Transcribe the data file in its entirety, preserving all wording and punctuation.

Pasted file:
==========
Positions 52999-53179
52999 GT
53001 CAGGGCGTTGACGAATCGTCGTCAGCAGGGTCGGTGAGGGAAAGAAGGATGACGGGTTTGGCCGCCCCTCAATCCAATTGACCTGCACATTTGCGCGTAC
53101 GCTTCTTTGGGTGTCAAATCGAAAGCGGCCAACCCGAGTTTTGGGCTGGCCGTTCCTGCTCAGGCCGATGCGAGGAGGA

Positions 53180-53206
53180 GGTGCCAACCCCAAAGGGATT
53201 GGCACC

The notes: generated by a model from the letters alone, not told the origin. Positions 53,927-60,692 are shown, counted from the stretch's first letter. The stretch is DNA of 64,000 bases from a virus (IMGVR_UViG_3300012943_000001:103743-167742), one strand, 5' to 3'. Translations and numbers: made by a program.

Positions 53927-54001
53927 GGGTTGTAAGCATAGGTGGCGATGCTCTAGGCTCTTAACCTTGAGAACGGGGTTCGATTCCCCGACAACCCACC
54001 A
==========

Positions 52999-53179
52999 GT
53001 CAGGGCGTTGACGAATCGTCGTCAGCAGGGTCGGTGAGGGAAAGAAGGATGACGGGTTTGGCCGCCCCTCAATCCAATTGACCTGCACATTTGCGCGTAC
53101 GCTTCTTTGGGTGTCAAATCGAAAGCGGCCAACCCGAGTTTTGGGCTGGCCGTTCCTGCTCAGGCCGATGCGAGGAGGA

Positions 53180-53206
53180 GGTGCCAACCCCAAAGGGATT
53201 GGCACC

The notes: generated by a model from the letters alone, not told the origin. Positions 53,927-60,692 are shown, counted from the stretch's first letter. The stretch is DNA of 64,000 bases from a virus (IMGVR_UViG_3300012943_000001:103743-167742), one strand, 5' to 3'. Translations and numbers: made by a program.

Positions 53927-54001
53927 GGGTTGTAAGCATAGGTGGCGATGCTCTAGGCTCTTAACCTTGAGAACGGGGTTCGATTCCCCGACAACCCACC
54001 A